And thanks Wendy Kanable and Uli Gratzl for also being wearers of secret garden goggles and lovers of bees and for sharing the vision for the garden and the bee sanctuary and hustling to make it happen. And Uli, for painting faces on Saturday! Brad Wynn at Big Boss for saying yes and yes and yes and offering to host our first fundraiser and donate 10% of their sales. Wow! Wendy’s crew at Fine Lines Landscaping for working so hard for so many days to transform the area into the magical gathering space it is now. And for all the good folks Wendy and Uli connected with to donate materials and equipment and time and dollars: Viki Balkcum, Richard Kilby at Barefoot Press, Bradsher Landscape Supplies, Campbell Road Nursery, Jose Castillo Brick Paving Service, Bryan Conklin of Just Pondering, Allen Jones of HOMS and EcoBlend, Joe Rimbey of Rimbey Renovations, Smith Turf and Irrigation, Taylor’s Nursery, Triangle Equipment Rental, Mark Wlodarczak of Red Acorn Construction. And karakurtcreative, again and again and again, for putting together the flyers, updating the website, designing the t-shirts and updating the website again! Artists Marina Bosetti, Liz Kelly and Gretchen Quinn for hosting their Fall Pottery Open House and deciding to also make it a fundraiser for Apiopolis. David Wood and Craig Dean Architecture for their generous donations and listening skills. And Craig for helping me come up with the name Apiopolis over beers at Players Retreat two years ago. And David for bringing music to the garden and for helping me with that darned Square each time. Jay Winfrey for offering to bring his camera and flashes and taking amazing pictures throughout the day. Artists David Eichenberger, Abby Buley (again!), Shelley Smith and Leigh Salmon for having their fantastic work available for sale. Skillet Gilmore of Crawlspace Press for giving me my beloved dog Walter years ago and for hand-pulling a billion tiny cotton bags for the bee seed bombs at the very last second and for hooking me up with the cool team at Aardvark Screenprinting for the t-shirts. If you happen to visit Aardvark, Roscoe is partial to chicken treats and his old dog eyes will thank you more than you deserve. And Raleigh Food Corridor and Second Saturday and especially Jennifer Katherine Peeler Truman for once again including Apiopolis in the line up and for the vital work you do. And Helen Yoest of Bee Better. And so many more good people.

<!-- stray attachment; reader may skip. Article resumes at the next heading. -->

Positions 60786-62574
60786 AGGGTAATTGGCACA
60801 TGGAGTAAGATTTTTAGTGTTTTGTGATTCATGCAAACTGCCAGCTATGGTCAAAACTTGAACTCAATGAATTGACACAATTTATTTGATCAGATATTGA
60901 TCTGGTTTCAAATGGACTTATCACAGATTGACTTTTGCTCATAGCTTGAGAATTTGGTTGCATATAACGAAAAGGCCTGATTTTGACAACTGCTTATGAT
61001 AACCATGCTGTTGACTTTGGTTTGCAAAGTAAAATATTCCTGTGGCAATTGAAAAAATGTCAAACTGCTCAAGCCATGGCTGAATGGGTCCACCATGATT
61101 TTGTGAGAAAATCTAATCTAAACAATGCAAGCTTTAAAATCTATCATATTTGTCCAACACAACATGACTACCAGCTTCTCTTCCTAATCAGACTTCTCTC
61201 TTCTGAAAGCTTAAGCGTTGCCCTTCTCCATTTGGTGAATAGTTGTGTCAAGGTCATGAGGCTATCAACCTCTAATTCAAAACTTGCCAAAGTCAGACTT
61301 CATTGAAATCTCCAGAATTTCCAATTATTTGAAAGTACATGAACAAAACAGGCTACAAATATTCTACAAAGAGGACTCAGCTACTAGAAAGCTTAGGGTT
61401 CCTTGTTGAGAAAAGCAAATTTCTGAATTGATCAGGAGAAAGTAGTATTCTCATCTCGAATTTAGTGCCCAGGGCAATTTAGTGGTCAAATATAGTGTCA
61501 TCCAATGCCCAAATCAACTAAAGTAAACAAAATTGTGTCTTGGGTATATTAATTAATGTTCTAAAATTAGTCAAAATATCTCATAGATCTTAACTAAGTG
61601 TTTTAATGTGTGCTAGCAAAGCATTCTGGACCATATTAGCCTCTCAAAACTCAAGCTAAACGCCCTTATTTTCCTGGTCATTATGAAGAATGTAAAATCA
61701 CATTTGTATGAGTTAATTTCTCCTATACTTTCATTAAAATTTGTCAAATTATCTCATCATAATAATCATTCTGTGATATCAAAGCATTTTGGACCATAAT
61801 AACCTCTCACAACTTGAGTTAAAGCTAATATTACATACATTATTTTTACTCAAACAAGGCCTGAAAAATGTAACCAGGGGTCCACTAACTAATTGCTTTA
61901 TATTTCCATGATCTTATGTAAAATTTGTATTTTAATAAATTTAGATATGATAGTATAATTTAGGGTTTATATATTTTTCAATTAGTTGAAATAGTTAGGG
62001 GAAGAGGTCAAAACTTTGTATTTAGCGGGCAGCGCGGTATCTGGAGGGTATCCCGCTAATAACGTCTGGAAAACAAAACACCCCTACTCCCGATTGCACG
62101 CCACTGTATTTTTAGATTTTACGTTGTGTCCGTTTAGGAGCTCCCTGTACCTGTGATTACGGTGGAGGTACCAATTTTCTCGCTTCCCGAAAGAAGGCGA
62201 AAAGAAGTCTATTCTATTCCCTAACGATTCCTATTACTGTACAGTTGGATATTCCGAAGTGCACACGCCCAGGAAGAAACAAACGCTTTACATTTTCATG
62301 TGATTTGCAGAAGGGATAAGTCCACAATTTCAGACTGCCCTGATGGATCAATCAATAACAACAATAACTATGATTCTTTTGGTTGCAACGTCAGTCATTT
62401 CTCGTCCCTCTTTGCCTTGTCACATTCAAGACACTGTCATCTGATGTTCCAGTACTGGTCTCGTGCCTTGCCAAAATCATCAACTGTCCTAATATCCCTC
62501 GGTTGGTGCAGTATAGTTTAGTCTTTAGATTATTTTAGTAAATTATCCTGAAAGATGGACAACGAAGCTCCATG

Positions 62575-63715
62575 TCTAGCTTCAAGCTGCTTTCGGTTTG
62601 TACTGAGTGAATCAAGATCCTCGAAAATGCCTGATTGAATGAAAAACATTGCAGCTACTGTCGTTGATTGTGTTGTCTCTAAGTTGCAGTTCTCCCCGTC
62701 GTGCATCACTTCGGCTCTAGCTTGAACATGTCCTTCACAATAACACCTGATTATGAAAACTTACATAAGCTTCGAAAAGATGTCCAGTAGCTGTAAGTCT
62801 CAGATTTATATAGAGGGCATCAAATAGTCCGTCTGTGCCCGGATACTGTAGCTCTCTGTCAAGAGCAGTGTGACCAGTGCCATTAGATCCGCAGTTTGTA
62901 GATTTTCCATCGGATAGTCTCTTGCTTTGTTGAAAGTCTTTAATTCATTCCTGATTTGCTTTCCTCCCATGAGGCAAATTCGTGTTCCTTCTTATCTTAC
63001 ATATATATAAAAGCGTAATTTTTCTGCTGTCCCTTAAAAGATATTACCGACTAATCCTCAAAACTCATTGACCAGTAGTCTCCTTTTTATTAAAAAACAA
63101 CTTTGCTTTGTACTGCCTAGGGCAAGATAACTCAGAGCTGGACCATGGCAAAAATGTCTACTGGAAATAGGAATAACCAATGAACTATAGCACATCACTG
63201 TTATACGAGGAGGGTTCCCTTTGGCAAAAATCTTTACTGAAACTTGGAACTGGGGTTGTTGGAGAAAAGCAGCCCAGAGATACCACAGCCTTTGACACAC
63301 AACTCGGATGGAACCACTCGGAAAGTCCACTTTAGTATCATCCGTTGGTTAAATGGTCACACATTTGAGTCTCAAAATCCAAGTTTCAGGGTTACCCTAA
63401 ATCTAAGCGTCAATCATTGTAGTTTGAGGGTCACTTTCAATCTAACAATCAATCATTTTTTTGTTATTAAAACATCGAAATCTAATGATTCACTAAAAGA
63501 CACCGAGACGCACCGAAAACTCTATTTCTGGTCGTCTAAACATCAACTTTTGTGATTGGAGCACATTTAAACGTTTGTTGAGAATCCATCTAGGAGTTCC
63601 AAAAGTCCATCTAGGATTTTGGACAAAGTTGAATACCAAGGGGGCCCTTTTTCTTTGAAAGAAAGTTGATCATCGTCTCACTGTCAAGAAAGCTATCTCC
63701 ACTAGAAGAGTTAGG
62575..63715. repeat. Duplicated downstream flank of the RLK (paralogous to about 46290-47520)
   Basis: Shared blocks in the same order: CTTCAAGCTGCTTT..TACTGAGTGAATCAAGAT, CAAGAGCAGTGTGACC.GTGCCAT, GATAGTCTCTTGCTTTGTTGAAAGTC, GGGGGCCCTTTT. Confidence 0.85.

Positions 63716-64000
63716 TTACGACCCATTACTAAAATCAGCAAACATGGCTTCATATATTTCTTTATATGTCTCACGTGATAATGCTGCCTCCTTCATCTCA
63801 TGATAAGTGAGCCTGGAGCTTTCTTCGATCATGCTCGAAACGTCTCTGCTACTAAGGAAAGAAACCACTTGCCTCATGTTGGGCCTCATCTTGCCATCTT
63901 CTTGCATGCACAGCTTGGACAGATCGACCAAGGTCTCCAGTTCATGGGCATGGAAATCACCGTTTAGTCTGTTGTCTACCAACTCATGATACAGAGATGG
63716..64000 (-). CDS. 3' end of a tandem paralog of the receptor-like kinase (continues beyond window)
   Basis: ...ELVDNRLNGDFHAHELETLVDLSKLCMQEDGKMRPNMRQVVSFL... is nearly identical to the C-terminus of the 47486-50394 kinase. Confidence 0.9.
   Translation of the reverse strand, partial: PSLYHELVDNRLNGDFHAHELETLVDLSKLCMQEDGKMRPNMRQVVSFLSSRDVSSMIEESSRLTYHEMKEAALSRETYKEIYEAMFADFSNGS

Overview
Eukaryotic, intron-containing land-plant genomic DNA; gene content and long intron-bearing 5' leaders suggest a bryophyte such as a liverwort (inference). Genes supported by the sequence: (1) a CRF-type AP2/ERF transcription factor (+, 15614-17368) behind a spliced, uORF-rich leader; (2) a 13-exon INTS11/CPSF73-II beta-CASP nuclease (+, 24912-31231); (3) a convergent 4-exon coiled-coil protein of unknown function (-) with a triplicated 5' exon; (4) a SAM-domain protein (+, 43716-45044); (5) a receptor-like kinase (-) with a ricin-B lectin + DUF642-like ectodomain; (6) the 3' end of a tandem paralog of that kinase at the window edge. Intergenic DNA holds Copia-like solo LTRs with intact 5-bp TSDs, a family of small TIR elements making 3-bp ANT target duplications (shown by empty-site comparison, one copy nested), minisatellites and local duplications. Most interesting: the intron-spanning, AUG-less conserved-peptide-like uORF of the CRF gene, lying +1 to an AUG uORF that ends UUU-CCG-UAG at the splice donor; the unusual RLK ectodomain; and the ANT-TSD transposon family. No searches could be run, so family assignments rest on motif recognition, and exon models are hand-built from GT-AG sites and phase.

And y’know who also have hearts of gold? Musicians. Fellow beekeeper J. Chris Smith and Marc E. Smith are two of my longtime favorites both with and without Patty Hurst Shifter and I believe it will always be a thrill of my heart to hear them play. Caroline Mamoulides and Steve Howell of Pinto were also tremendous and so kind to offer to play. Saxophonist extraordinaire Ed Lyons was exactly that and his wife wouldn’t even let me give her a jar of honey. So grateful.
Which brings me back to the reason for it all. When my bees and I were at Marina, Liz and Gretchen’s Clay and Honey Open House, Marriot Little came around the corner, remarking over Marina’s beautiful art tiles. She started to ask me a question and then looked past me at the observation hive. She said “Bees! My daughter!” and disappeared. She came back a few moments later with Marriott Sheldon. Artist, educator and bee advocate, Marriott offered to create a bee shrine for the garden. We decided it could be a blessing at the beginning of the event and a way for us to pause and remember the reason for the celebration and the garden and the bee sanctuary. Marriott set the shrine up next to the hives. The bees were flying into the sunlight. The bees; these fascinating, beautiful creatures. As much as we need them, right now and because of us, they also need our help. So yes, when it was my turn to light a candle, I did make a wish and it was a big one.

So again, thank you for sharing the celebration with us and for being so kind and generous and supportive. On behalf of the bees, thank you.


(Great big beautiful Big Boss Bee Garden photo at the top by Jay Winfrey)